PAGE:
Warm-water pool users lobbied the Berkeley Board of Education to save the Berkeley High School Old Gym and warm pool right before the board discussed a report recommending the site’s adaptive reuse at the school board meeting Wednesday.
The report outlined the outcome of a charette held last month to settle a lawsuit against the Berkeley Unified School District. Board members refrained from taking any action and asked the district’s Director of Facilities Lew Jones to provide them with a more comprehensive cost analysis of the gym’s adaptive reuse.
Friends Protecting Berkeley’s Resources sued the school district last year for what it called an inadequate environmental impact report on the demolition of the gymnasium and warm-water pool.
The lawsuit charged that the district had failed to consider feasible alternatives to demolition that could be developed to meet all or most of the district’s objectives and that the EIR “did not justify its findings.”
The district’s South of Bancroft Master Plan calls for the demolition of the nationally landmarked Old Gym to make room for a stadium and 15 new classrooms, with the option of relocating the warm-water pool to a site on Milvia Street.
Friends’ spokesperson Marie Bowman told the board that charette participants had discussed adapting the gym to meet the school’s academic and physical education needs as identified in the master plan.
“We should build our future through adaptability,” said Bowman, stressing that state, federal and private funds were available to rehabilitate the gym, now that it’s a national landmark.
The report includes three different concepts, with Bowman’s team proposing classrooms on the second floor and adding a basement to a piece of the Old Gym.
Bowman quoted architect Todd Jersey—responsible for projects such as the Albany Pool and the Richmond Plunge—as saying that it was possible to preserve the pool while accommodating the school’s progress.
The second concept—put forward by a group of people who want to maintain a league-sized softball field at the high school—would demolish a part of the building to accommodate the field and convert the north pool into a warm-water pool.
The third plan calls for the demolition of the Donahue Gym, constructing classrooms on the first floor and converting the north pool into the warm-water pool.
Bill Savidge, a charette participant, said that the charette had not met the goals of the school board, which he said was to create more classroom space.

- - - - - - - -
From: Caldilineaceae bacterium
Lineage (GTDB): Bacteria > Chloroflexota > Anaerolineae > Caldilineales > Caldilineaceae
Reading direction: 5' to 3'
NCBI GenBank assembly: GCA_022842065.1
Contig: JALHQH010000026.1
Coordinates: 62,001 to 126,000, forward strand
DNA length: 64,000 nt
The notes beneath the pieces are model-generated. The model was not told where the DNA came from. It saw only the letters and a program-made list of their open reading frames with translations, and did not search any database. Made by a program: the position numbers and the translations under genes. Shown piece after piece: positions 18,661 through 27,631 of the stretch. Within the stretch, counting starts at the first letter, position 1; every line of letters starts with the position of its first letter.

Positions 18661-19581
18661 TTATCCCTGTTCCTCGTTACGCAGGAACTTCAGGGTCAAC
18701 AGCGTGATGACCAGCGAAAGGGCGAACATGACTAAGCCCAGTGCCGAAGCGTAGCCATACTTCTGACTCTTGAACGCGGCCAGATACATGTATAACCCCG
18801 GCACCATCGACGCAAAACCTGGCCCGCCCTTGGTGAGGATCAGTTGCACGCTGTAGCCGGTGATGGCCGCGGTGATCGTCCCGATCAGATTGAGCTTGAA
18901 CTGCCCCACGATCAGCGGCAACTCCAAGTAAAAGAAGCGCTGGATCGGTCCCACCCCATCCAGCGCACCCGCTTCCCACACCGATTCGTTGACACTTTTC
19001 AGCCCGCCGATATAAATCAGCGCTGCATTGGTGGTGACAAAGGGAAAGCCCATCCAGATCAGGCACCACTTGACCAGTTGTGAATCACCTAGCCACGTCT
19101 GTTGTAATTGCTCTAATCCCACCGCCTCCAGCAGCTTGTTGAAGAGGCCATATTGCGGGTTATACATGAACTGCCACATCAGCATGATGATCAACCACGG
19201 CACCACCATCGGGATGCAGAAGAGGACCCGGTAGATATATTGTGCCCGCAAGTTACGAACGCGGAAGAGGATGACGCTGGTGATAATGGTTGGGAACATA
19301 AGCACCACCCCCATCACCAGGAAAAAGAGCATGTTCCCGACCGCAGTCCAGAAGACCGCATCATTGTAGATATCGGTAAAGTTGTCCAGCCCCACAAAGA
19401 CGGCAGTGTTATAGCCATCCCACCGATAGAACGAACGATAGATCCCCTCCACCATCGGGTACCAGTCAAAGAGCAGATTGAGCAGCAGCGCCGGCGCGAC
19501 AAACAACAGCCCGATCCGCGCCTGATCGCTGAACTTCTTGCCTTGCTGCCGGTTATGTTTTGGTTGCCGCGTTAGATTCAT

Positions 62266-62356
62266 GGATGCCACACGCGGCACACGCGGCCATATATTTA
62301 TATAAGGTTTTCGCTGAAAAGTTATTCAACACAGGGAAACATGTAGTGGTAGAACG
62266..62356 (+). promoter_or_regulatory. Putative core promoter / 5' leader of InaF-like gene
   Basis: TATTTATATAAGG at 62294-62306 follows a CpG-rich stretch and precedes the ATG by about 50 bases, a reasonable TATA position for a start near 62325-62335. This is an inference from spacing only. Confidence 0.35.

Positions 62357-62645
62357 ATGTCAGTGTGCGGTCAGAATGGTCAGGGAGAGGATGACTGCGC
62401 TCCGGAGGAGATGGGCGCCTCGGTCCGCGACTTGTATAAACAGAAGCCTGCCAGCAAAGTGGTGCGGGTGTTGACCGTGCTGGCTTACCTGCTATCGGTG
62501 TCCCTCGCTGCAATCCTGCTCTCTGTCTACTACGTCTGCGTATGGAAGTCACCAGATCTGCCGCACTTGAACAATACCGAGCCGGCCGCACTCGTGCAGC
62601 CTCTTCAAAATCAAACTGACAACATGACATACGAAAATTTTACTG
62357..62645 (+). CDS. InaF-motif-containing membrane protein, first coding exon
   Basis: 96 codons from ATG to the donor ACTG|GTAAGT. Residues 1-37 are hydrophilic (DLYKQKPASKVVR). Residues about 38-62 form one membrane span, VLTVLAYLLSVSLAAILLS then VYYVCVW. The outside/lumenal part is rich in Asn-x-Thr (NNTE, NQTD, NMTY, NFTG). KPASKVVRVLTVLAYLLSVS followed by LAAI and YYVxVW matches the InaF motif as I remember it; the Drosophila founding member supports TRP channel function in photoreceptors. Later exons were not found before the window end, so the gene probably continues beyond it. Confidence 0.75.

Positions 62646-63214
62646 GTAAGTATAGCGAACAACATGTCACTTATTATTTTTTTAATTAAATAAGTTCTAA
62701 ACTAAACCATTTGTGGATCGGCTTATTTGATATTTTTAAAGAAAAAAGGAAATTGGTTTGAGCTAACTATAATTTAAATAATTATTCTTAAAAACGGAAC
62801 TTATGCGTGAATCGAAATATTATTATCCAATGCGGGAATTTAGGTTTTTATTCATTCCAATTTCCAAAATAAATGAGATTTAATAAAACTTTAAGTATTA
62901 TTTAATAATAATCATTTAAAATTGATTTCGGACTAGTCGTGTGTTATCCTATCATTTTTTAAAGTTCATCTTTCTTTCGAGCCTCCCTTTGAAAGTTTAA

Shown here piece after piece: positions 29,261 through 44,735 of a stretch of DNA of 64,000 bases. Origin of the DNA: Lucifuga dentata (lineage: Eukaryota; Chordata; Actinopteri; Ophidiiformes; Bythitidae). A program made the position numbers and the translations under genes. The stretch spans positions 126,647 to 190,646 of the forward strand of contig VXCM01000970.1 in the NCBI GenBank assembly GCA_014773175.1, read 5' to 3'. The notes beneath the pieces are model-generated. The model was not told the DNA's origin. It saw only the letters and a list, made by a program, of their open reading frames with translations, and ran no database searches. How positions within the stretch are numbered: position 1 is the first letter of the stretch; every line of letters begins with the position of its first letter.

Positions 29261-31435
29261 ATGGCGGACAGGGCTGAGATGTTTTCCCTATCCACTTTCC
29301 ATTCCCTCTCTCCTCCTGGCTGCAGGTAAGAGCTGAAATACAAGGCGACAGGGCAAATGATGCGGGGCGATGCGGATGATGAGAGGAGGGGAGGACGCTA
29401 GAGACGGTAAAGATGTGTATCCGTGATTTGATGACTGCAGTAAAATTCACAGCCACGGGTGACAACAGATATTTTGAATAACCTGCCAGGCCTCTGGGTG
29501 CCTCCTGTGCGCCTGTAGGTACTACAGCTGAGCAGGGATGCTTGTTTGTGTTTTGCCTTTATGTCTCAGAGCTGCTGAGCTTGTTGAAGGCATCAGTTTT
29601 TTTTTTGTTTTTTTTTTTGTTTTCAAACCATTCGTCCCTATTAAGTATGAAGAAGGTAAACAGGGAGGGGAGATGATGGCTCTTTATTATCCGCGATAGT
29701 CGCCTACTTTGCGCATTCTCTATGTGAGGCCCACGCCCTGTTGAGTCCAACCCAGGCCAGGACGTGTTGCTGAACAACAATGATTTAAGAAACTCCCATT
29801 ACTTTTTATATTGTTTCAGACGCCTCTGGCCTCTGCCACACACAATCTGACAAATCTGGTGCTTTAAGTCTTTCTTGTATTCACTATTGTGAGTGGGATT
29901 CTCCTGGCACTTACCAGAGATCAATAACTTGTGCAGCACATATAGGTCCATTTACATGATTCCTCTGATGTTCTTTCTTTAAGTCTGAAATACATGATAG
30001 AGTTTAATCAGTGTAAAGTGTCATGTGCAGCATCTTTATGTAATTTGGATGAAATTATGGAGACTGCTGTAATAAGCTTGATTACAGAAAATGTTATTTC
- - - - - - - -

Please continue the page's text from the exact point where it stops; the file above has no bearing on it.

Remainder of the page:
“We have 3,300 students on 17 acres. The California Department of Education requires 40 acres of space in a school of this size,” he said. “All of us support the warm water pool, but it may not be appropriate to have non-student centered services right in the campus. I recommend moving it across the street.”
School Board President John Selawsky called the adaptive reuse plans “wonderful conceptual ideas” and asked for a comparison between rehabilitation costs and new construction.
One Warm Pool Advocacy Group co-chair Juanita Kirby said her group was open and flexible to anything that would save the pool, including a tax measure.
The city is discussing the possibility of putting a bond measure to build a new pool, which would come with a $15 million price tag, on the November ballot.
The mayor’s office is also exploring ways to convert the Milvia Street tennis courts into a warm pool but have not yet reached an agreement with Berkeley Unified about its use.
“We are a small town with limited resources and we are on the brink of a recession,” said longtime pool user Pam Scullen, who supported rehabilitating the pool. “For us, this pool has saved lives.”
One Warm Pool chair JoAnn Cook reminded the board that her group along with several other preservationists and community members had opposed the demolition of the pool and its relocation right after the master plan was completed.
“We are not going to go away, whichever way the board decides on the proposals before it today,” she urged the board. “We will need your help to ensure a warm water pool for Berkeley. Make the commitment needed for that to happen—provide the land and the advocacy. If you take something away from someone, I was taught that you were to give back something of equal value.”